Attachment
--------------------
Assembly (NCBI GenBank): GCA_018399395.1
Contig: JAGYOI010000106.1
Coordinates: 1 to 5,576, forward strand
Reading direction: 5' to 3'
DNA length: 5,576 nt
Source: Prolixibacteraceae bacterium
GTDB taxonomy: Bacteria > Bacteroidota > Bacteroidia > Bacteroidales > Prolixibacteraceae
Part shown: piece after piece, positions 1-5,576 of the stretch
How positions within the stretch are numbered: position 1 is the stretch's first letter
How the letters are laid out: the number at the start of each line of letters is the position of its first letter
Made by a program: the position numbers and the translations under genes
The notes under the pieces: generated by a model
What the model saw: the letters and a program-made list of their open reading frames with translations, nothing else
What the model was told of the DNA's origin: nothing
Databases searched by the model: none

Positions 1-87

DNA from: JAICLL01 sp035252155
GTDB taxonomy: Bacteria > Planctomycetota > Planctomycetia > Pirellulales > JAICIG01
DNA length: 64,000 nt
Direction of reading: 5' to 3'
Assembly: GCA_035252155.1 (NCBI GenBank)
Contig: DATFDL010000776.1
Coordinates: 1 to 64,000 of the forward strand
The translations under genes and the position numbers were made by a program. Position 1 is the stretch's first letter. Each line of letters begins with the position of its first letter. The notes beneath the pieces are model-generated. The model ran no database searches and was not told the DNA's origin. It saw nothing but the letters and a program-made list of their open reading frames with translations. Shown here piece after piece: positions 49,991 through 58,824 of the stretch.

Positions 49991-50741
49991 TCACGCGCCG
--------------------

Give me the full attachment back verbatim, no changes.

Assembly (NCBI GenBank): GCA_018399395.1
Contig: JAGYOI010000106.1
Coordinates: 1 to 5,576, forward strand
Reading direction: 5' to 3'
DNA length: 5,576 nt
Source: Prolixibacteraceae bacterium
GTDB taxonomy: Bacteria > Bacteroidota > Bacteroidia > Bacteroidales > Prolixibacteraceae
Part shown: piece after piece, positions 1-5,576 of the stretch
How positions within the stretch are numbered: position 1 is the stretch's first letter
How the letters are laid out: the number at the start of each line of letters is the position of its first letter
Made by a program: the position numbers and the translations under genes
The notes under the pieces: generated by a model
What the model saw: the letters and a program-made list of their open reading frames with translations, nothing else
What the model was told of the DNA's origin: nothing
Databases searched by the model: none

Positions 1-87

DNA from: JAICLL01 sp035252155
GTDB taxonomy: Bacteria > Planctomycetota > Planctomycetia > Pirellulales > JAICIG01
DNA length: 64,000 nt
Direction of reading: 5' to 3'
Assembly: GCA_035252155.1 (NCBI GenBank)
Contig: DATFDL010000776.1
Coordinates: 1 to 64,000 of the forward strand
The translations under genes and the position numbers were made by a program. Position 1 is the stretch's first letter. Each line of letters begins with the position of its first letter. The notes beneath the pieces are model-generated. The model ran no database searches and was not told the DNA's origin. It saw nothing but the letters and a program-made list of their open reading frames with translations. Shown here piece after piece: positions 49,991 through 58,824 of the stretch.

Positions 49991-50741
49991 TCACGCGCCG